Zayo slashes time to turn up bandwidth with Waves on Demand

Zayo’s quest to revamp its network and services continued this week as the operator announced plans to build eight new long-haul fiber routes and debuted a new Waves on Demand product for customers looking to rapidly light up added bandwidth. Chaz Kramer, Zayo’s VP of Product Management, told Fierce the latter will cut the time required to add wavelengths from 45 days or more to just hours.

Waves on Demand will initially focus on providing 100G services across eight routes, though a 400G route between Newark, NJ and New York is available. Five additional routes are planned.

To achieve rapid enablement, Kramer said Zayo pre-provisioned 100G services across the designated routes and currently has them sitting idle on the network. Available waves can be activated through Zayo’s customer portal, he added.

Though timelines to turn up new bandwidth used to be shorter, Kramer said the current industry standard has risen to between 45 and 60 days due to supply chain constraints. But with Waves on Demand, customers should have access to the purchased wavelengths “within hours if not minutes.”

Zayo eventually plans to add more 400G routes on-demand, but Kramer said its priority right now is meeting existing demand and growing its network portfolio with new routes.

“I’d say 80% of our services right now are 100G services at the moment,” he said. “Our focus is trying to solve the customer requirement for that time lag in terms of service delivery.”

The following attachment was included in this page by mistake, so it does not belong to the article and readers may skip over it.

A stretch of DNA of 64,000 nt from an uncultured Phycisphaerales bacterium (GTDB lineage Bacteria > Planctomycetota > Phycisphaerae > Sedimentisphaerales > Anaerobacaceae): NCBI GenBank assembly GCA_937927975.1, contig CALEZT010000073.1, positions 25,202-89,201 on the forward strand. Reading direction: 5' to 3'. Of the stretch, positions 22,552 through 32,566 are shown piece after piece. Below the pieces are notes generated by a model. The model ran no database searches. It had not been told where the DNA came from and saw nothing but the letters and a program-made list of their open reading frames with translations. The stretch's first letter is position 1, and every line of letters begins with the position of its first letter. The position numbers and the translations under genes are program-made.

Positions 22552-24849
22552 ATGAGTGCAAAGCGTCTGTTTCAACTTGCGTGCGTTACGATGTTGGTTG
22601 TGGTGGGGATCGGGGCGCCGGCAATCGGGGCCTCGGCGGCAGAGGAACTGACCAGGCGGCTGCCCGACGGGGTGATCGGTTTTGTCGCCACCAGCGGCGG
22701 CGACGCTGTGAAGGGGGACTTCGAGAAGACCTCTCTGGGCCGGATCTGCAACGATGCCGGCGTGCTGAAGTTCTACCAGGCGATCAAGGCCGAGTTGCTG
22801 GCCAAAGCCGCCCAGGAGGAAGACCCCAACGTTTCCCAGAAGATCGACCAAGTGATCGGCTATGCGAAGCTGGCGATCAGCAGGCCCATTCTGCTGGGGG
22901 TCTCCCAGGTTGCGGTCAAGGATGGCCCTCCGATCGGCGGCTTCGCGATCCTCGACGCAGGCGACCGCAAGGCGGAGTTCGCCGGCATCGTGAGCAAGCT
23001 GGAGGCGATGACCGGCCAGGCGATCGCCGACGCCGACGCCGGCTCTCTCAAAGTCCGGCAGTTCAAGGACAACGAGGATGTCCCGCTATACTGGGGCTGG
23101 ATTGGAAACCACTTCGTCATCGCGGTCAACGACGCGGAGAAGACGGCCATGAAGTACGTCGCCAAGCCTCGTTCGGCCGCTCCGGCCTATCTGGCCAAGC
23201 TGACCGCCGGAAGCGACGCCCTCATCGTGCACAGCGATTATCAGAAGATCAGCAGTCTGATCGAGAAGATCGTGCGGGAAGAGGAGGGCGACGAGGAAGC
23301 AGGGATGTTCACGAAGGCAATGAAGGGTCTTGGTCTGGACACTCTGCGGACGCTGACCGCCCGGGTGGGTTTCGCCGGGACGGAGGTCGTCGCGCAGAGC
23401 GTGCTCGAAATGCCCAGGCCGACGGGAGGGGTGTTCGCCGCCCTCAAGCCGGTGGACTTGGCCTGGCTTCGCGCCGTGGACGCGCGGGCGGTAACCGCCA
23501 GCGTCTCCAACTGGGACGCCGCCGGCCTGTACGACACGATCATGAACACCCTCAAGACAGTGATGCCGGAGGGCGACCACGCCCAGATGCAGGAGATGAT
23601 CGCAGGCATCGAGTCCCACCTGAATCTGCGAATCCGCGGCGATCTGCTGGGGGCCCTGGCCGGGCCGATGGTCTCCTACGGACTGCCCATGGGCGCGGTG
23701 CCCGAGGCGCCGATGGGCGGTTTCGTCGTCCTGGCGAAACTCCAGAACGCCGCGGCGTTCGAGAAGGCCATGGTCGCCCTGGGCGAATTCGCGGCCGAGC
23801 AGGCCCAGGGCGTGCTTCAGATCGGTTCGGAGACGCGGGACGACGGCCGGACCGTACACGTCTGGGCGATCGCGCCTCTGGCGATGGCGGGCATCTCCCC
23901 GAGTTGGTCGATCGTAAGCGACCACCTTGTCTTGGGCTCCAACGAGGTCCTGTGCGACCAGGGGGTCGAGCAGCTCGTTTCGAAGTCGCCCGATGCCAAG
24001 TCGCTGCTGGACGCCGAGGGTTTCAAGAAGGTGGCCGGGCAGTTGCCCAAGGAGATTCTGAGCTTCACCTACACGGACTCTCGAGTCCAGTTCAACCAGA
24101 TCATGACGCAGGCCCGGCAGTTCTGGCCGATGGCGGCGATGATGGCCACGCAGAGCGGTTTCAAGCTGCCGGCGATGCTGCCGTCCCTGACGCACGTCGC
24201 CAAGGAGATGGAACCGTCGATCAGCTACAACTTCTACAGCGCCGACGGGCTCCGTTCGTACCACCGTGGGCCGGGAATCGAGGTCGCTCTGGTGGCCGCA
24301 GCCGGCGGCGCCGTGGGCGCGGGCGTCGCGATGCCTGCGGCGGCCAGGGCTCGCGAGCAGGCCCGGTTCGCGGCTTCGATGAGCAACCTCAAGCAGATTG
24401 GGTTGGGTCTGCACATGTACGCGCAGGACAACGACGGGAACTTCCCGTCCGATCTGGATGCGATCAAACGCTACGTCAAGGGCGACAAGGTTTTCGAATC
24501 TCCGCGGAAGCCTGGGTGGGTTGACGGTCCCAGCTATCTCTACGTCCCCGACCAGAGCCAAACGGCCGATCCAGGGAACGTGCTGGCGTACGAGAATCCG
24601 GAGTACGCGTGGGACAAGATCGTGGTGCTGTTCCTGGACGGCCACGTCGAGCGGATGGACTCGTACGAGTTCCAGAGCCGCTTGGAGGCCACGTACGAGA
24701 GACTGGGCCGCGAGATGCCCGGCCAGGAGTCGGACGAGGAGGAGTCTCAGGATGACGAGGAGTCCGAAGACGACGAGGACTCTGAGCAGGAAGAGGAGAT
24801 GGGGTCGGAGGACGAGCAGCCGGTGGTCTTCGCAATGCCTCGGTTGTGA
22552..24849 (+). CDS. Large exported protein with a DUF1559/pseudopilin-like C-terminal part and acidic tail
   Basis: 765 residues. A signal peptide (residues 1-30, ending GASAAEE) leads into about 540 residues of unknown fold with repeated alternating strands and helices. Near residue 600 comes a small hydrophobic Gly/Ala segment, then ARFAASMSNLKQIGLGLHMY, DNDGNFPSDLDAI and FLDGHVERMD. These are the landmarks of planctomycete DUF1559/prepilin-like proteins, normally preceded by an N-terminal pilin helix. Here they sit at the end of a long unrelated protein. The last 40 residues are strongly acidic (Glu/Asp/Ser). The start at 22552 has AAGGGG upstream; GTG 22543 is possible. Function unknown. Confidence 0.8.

That said, Zayo has been hustling to upgrade its backbone network with 400G capabilities for years now. In 2023, it expects to complete another 32 400G routes, including 14 in the first half of the year. Approximately 22 of these will be Tier 1 routes, with the remainder Tier 2 and 3 routes. It also plans to deploy three new dark fiber routes and upgrade another five with 400G capabilities.

In terms of how it is deciding where to build new dark fiber, Kramer said Zayo is looking for areas of the map where there are gaps – not just in its own network, but in the networks of competitors. It also builds where it sees growing demand.

For instance, he pointed out Columbus, Ohio is emerging as a data center hot spot. That’s in part why two of its forthcoming routes will run to the city, with one of these connecting Columbus to current data center capital in Ashburn, Virginia.

Zayo also trotted out some security enhancements, deploying Resource Public Key Infrastructure (RPKI) filtering and two-factor authentication for Border Gateway Protocol (BGP) route management across its network.